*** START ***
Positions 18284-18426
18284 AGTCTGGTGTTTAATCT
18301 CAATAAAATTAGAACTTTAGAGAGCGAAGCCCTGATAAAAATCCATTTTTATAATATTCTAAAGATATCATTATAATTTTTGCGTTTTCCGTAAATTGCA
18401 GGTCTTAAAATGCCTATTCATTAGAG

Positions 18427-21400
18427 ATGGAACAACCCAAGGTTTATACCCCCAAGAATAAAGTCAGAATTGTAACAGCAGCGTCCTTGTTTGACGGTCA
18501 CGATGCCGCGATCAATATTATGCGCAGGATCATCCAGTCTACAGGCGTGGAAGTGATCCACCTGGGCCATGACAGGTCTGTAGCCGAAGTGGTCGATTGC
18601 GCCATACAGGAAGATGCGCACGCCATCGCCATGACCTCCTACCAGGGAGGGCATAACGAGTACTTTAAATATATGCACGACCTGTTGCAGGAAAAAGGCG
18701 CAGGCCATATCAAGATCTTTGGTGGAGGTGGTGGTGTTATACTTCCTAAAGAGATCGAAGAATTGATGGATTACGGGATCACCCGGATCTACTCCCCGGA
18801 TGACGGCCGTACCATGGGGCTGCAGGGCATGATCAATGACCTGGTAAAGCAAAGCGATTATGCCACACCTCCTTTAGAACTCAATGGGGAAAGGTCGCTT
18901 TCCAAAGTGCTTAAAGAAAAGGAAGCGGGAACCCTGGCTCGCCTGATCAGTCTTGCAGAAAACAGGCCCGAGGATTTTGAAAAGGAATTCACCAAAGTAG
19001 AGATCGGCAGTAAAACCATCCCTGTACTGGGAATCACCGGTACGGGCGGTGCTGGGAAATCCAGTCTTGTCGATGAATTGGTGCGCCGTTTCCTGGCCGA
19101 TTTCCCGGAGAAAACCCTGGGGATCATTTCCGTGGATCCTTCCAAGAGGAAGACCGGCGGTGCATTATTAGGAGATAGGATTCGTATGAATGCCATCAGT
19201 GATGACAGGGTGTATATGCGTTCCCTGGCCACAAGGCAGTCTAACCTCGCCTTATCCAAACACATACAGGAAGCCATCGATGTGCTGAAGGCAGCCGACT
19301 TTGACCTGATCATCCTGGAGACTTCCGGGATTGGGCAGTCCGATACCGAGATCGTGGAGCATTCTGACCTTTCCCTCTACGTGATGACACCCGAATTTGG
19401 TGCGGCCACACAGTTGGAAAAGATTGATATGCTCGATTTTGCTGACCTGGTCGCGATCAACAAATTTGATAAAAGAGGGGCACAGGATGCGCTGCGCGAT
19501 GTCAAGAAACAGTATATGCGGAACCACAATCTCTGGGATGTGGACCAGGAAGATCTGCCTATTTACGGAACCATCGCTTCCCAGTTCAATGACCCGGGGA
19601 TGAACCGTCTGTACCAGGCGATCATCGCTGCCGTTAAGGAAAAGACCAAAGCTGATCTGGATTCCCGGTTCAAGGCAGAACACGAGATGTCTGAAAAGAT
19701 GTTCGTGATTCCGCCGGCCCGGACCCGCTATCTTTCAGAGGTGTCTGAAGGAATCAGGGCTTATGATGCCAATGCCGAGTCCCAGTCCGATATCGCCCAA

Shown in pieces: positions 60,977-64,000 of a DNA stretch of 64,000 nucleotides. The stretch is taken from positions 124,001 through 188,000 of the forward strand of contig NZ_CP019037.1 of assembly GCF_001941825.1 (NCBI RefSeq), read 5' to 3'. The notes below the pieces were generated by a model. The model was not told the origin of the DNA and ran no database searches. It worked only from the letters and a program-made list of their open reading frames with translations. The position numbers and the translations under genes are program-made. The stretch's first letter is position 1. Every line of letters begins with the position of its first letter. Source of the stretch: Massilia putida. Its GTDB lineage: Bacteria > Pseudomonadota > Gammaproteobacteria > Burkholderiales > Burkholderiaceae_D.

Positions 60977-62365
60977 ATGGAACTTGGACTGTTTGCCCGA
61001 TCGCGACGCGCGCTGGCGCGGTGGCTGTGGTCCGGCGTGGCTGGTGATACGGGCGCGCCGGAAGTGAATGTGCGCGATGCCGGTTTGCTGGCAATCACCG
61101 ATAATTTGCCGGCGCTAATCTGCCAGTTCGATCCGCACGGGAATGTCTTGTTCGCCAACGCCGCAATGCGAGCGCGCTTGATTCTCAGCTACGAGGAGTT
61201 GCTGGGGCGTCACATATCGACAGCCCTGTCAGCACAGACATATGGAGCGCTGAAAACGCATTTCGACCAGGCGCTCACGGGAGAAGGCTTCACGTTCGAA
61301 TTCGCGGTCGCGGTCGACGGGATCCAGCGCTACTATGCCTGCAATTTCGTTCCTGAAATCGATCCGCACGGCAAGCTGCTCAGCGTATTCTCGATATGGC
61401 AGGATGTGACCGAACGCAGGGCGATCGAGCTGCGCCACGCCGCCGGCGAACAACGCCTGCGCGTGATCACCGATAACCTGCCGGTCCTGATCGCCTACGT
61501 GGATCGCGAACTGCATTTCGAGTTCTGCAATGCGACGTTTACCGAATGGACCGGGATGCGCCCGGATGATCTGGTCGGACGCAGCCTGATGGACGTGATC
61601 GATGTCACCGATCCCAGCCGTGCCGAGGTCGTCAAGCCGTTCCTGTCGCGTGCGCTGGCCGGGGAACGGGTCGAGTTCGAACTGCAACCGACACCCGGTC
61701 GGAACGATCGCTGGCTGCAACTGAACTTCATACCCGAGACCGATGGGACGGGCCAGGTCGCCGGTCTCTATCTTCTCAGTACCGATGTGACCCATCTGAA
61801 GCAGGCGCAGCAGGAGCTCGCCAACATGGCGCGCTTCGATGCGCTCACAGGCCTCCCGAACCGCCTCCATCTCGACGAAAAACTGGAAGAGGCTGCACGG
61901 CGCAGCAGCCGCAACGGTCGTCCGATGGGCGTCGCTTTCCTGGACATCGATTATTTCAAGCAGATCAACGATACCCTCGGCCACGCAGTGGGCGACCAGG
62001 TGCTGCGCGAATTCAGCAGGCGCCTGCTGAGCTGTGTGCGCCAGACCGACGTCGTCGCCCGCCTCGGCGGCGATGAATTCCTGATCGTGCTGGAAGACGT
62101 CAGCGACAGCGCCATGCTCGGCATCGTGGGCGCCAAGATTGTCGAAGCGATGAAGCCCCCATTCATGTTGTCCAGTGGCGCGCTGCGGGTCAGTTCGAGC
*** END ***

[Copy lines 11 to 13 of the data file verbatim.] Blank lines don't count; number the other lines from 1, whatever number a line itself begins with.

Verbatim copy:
18901 TCCAAAGTGCTTAAAGAAAAGGAAGCGGGAACCCTGGCTCGCCTGATCAGTCTTGCAGAAAACAGGCCCGAGGATTTTGAAAAGGAATTCACCAAAGTAG
19001 AGATCGGCAGTAAAACCATCCCTGTACTGGGAATCACCGGTACGGGCGGTGCTGGGAAATCCAGTCTTGTCGATGAATTGGTGCGCCGTTTCCTGGCCGA
19101 TTTCCCGGAGAAAACCCTGGGGATCATTTCCGTGGATCCTTCCAAGAGGAAGACCGGCGGTGCATTATTAGGAGATAGGATTCGTATGAATGCCATCAGT